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How Much Violence is Too Much?

This is not intended as a rhetorical question, it is a major issue in the ongoing war we are fighting in Iraq and Afghanistan and quite possibly soon in Iran and other places in the world. This has been named the War on Terror by our present confused Administration. Their confusion lies in both what they are fighting and how terrorism works. I am concerned that much of our nation is also becoming confused in a way that will hurt us far more than it will help to rid the world of terrorism.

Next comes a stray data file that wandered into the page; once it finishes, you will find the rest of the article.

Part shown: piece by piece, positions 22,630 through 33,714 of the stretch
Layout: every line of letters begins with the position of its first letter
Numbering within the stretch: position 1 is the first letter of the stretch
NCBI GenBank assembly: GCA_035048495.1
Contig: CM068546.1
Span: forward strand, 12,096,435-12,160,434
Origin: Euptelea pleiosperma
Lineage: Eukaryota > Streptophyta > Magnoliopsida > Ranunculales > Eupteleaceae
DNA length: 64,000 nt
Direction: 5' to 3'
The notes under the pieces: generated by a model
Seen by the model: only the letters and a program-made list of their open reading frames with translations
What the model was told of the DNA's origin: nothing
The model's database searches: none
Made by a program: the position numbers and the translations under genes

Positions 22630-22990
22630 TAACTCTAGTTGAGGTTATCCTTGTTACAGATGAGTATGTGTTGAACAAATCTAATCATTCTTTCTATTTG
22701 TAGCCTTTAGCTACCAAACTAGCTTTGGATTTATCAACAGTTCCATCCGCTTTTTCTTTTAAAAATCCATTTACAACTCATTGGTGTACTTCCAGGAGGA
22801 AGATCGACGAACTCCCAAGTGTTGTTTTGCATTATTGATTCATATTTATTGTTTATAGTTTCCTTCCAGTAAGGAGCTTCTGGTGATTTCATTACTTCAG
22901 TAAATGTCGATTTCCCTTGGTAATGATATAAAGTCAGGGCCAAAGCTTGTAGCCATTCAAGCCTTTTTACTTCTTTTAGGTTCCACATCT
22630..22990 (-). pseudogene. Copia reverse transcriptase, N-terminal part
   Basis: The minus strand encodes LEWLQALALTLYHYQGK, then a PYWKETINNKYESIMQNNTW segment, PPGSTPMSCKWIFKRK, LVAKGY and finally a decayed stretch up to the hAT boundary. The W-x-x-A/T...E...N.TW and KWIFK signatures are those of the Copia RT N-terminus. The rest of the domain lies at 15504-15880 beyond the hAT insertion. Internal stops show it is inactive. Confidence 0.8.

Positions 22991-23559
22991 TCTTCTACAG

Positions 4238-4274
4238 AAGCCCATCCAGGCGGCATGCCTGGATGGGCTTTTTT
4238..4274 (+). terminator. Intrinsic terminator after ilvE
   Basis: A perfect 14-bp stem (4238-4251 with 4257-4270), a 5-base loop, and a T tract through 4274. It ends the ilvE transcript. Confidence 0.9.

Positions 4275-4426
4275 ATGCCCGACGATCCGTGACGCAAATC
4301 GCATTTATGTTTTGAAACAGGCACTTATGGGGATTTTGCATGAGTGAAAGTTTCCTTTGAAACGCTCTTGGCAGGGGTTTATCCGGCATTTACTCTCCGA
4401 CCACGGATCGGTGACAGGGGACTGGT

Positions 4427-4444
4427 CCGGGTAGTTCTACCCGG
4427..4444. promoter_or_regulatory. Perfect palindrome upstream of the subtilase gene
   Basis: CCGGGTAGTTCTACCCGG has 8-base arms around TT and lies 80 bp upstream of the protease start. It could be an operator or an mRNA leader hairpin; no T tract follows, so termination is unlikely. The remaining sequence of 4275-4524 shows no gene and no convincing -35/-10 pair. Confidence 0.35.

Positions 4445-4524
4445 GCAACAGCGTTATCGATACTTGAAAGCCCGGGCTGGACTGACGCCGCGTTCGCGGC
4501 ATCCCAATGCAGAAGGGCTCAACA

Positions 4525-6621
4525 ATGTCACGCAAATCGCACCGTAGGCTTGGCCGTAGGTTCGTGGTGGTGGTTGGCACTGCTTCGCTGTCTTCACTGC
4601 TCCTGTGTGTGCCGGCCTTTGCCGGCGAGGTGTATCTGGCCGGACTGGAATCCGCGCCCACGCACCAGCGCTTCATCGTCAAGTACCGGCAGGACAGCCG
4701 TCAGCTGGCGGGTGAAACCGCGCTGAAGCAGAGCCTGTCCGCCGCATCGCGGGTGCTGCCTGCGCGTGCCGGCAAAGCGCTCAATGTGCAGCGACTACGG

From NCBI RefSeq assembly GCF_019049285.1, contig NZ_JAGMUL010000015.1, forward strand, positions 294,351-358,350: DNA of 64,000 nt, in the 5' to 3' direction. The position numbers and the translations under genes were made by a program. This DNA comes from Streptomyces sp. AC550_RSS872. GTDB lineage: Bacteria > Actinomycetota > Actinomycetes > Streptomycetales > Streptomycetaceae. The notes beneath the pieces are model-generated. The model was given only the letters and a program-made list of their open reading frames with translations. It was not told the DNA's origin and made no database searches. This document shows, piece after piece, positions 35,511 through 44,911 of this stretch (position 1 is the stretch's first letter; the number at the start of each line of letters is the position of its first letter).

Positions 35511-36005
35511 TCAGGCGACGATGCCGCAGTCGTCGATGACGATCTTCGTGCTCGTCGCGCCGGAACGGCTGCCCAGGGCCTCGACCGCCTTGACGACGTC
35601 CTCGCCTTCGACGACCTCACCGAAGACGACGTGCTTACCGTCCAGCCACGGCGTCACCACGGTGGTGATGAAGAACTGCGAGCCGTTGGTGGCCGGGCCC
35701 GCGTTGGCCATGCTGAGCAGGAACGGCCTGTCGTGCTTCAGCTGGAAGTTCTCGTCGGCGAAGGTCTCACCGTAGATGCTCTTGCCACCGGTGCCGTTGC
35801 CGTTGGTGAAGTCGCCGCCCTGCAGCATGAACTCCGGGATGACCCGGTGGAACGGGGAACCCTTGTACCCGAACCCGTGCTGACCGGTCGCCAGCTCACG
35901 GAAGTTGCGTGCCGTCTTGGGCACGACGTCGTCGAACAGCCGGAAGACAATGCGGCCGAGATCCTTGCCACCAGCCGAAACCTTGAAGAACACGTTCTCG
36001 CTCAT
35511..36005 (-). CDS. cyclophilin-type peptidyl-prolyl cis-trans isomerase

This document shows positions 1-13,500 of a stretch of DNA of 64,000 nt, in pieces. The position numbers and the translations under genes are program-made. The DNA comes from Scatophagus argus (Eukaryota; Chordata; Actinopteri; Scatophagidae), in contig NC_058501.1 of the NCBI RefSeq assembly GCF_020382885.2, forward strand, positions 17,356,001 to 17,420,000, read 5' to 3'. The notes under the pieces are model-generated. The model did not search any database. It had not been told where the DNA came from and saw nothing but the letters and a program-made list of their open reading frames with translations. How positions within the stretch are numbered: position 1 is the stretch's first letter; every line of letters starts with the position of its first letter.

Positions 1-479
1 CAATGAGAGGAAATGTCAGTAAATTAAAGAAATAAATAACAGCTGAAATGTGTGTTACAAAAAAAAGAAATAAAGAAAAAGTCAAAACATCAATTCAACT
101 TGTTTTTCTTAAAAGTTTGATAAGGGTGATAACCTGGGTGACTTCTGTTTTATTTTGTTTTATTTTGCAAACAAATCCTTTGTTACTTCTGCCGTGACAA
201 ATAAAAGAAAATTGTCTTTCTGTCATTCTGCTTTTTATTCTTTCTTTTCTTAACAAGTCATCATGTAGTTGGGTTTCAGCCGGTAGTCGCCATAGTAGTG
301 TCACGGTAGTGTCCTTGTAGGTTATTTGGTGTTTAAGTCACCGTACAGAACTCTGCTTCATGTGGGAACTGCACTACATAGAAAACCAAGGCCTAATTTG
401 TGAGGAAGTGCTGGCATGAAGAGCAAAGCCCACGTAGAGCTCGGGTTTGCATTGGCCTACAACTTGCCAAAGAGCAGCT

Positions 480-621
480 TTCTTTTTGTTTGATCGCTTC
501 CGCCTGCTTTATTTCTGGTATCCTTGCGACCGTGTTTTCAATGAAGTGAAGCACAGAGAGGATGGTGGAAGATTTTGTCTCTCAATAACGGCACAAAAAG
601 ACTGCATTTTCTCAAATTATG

Terrorism has two faces, the face seen by the victims of terrorist acts, and the face seen by the people who believe the story told by the terrorists. Not only are the terrorists already heroes to more than a few of the people in the Middle East. They are also objects of great sympathy there and elsewhere by people who feel oppressed by their lives and the governments in their nations. Without the sympathy and support of those who cannot or will not fight, Terrorists could be easily killed or defeated. It is the growth in that support base of the general population that is needed for Terrorism to work that now concerns me most in regard to Iraq.